I spent a really nice weekend with Marley. Since he's getting hitched in a year, there won't be many more opportunities to spend with him and him alone before he's legally half a two-being unit. We hung out in a pretty good imitation of an Irish pub and listened to some cracking good Irish rock (well, the band claimed it was Irish rock. I wouldn't know Irish rock from Irish marble, but it sounded good) and drank some Guinness (possibly a significant part of why the band sounded good). We went to a car show, got smug about my Prius, hissed at the guys admiring the new H2 (if you want a hummer, pay for a hummer - don't go buying a godawful over-priced car), and had Indian food for dinner. (There isn't a single Indian resturaunt in 30 miles of where I live, and I've had a craving for lamb tikka massala for months.) We watched Sideways (good flick about male self-image. Bit of a cross between Thelma and Louise and the Full Monty. go watch it.) We hung out in microbreweries and had really good fucking stout (spanks Guinness, i shit you not) and a really good fucking time. It was great to have my old brother back. I'm rather sick of this guy who coos and pets his frail fiance and her frail ego. He's boisterous and witty and easy-going, and generally a lot of fun. I'm afraid that guy is going to die forever next April and we'll never get him back. Carpe diem, i s'pose.

The pope's finally dead. (how's that for total lack of transition? (unless you consider 2 words in Latin a sufficient seguay to the death of the pontif) ) Can't say I'm terribly broken up about it. Mostly I'm terrified of whoever's coming next. I thought JPII was way too conservative, but I have a sinking feeling the next guy will be even worse. John XXIII. Now THERE was a pope. Too bad they poisoned him. I don't go to church anymore, being genrally fed-up with Catholicism, so I'm feeling rather emotionally detached from all this, but I do follow the proceedings with historical interest. I've never lived through the death of a pope, and I've only heard stories about how the college elects the next one, so this is all rather new for me. It's all terribly in-bred. The pope picks the cardinals and the cardinals pick the pope. Imagine if the president picked the supreme court and the supreme court picked the president. (well, we don't really have to imagine that, do we?) Talk about a circle-jerk. No wonder it's impossible to get any reforms through. I figure the next pope will be crazy conservative (JPII garunteed that when he chaged the rules for electing the next pope) and will cause a schism. I think a bunch of Americans will separate from the church in the next pope's reign.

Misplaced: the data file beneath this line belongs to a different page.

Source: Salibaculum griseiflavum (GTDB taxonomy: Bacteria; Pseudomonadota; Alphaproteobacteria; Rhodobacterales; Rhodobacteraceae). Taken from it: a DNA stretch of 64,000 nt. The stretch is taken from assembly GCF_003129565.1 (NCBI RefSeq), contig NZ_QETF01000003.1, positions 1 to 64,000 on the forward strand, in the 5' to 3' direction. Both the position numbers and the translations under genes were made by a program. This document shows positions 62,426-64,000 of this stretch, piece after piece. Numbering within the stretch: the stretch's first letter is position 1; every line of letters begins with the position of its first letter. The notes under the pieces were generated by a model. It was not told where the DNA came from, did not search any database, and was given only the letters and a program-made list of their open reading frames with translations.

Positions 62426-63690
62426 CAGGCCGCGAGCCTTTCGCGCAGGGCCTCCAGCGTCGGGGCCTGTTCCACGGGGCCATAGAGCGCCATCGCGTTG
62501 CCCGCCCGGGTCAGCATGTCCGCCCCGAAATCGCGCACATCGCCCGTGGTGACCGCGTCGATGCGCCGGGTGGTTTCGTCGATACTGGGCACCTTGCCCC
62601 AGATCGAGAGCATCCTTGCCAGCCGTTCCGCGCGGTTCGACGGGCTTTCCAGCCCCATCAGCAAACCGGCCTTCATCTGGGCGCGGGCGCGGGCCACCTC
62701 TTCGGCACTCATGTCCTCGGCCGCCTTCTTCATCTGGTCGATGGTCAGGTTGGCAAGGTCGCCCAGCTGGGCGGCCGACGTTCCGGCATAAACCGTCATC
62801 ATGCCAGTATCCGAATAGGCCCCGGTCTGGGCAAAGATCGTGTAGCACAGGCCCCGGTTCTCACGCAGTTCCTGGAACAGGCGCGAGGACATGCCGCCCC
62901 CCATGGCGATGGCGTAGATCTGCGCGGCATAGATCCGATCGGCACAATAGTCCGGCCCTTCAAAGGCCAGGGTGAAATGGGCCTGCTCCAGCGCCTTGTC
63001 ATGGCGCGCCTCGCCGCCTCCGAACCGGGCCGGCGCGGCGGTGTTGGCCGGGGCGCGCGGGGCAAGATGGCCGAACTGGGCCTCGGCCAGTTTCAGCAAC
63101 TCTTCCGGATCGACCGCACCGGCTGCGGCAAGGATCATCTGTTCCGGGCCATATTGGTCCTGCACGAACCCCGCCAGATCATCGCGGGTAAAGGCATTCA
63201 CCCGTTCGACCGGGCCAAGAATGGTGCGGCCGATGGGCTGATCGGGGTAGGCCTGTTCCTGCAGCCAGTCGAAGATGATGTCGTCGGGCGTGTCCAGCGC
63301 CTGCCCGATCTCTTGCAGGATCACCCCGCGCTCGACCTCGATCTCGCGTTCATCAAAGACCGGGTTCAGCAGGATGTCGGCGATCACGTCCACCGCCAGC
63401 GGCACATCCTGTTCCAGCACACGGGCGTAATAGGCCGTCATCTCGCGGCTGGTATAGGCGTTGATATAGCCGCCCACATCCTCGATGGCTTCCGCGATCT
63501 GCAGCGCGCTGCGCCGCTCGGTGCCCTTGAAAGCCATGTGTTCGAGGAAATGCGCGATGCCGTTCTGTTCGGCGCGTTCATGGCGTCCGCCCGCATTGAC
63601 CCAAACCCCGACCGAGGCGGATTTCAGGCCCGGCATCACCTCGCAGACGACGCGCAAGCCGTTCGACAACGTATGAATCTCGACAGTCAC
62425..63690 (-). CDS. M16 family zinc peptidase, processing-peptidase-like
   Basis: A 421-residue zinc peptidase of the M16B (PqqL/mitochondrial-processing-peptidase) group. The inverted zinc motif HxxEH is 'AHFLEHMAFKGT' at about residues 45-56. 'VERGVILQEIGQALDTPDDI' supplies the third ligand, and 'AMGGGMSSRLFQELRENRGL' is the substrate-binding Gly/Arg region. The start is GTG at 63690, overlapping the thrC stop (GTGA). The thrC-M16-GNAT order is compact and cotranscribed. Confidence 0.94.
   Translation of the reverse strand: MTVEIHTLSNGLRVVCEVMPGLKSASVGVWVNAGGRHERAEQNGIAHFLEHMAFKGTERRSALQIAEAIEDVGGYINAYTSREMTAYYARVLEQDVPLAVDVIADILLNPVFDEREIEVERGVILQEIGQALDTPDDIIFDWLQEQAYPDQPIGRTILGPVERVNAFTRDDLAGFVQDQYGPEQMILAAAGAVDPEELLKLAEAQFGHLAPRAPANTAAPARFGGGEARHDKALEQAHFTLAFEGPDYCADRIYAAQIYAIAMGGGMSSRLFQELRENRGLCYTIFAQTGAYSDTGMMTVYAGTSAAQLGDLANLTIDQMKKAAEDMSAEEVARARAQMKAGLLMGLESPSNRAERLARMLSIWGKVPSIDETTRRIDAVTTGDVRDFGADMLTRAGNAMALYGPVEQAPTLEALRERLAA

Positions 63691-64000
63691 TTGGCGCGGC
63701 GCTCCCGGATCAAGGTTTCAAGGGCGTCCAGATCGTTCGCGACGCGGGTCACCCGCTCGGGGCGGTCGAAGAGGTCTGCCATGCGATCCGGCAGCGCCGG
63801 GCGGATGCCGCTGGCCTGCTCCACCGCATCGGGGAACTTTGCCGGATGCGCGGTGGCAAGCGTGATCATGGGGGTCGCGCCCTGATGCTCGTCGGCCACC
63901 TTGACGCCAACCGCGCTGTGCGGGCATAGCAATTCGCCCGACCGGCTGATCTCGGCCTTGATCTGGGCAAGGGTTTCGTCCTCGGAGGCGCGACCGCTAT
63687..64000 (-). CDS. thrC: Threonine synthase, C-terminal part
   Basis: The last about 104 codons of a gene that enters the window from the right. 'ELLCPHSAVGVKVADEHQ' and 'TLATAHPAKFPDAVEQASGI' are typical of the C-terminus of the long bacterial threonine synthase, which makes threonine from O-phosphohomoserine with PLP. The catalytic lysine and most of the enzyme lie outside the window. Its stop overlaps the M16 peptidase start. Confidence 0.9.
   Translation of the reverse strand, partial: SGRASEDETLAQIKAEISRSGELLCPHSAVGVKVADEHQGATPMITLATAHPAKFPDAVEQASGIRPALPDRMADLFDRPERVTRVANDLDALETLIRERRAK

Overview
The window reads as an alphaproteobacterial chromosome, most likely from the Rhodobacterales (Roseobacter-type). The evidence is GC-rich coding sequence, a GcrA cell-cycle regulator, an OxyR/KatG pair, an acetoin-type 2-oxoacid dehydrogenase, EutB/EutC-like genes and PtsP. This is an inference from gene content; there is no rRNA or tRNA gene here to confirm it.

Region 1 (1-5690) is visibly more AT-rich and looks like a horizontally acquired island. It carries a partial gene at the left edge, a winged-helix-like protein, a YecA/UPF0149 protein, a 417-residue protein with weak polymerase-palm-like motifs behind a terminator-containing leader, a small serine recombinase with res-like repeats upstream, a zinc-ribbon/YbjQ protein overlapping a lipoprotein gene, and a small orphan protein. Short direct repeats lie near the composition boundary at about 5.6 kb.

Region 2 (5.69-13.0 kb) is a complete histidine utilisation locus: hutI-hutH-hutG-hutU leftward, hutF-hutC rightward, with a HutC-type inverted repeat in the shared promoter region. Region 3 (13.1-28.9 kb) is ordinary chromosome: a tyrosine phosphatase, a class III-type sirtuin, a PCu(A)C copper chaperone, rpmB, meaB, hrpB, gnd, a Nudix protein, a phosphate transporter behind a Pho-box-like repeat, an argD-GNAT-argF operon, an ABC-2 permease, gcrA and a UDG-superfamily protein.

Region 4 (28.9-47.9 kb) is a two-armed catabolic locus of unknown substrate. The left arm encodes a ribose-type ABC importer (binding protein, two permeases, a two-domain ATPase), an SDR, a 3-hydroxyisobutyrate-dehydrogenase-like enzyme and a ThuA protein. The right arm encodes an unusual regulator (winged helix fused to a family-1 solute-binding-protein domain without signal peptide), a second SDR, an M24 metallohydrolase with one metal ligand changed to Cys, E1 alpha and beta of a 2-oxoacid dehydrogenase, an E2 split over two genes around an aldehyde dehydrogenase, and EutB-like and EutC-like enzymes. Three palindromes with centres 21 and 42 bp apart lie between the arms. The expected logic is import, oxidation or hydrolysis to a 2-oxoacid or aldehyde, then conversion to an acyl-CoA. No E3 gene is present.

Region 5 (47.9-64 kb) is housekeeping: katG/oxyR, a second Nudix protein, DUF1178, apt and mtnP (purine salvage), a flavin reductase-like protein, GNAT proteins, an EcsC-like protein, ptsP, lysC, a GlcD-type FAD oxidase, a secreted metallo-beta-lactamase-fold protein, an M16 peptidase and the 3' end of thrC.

It used to be that a 2/3 majority was needed in the college of cardinals to choose a new pope. JPII changed the rule. Now, if after 40 ballots (they cast 3 ballots a day) a 2/3 majority has not been reached, a simple majority will be sufficient. That gives a stubborn faction of the cardinals a tremendous amout of power. If there is a group of them that wants a particular candidate, and they have a simple majority, all they have to do is hold out for 14 days and they win. There's no longer any incentive to have honest debate or compromise. And since JPII's been in power for so long, he's pretty well stacked the college, so it's basically guarenteed that whoever he chose for his successor will get in. The question is, who is it? The college must being casting ballots between 15 and 20 days after the death of the pope (a centuries-old rule that made it easy for italians to control the church. Think about it: 200 years ago it would have taken weeks for the news of the popes death to reach across Europe. By the time the cardinals heard and made it to Rome, the new pope had been selected). Karol died on Saturday. This means that they must begin casting ballots between the 17th and 23rd of April. If they wait til the latest possible date to begin (which they won't), 14 days after that is 7th of May. There will be a new pope by May 7 at the absolute latest. I predict it will be sooner. I also predict the new pope will have strong ties to a 3rd world nation, and will be extremely conservative. I think that any and all chances we may have had of getting a pope who will at least entertain the possibility of female clergy, married clergy, and changing the church's stance on birth control has gone completely out the window. (Did you know that John XXIII was about to sign a writ authorizing Catholics to use condoms to prevent pregnancy when he died suddenly? There's a bit of trivia for you.)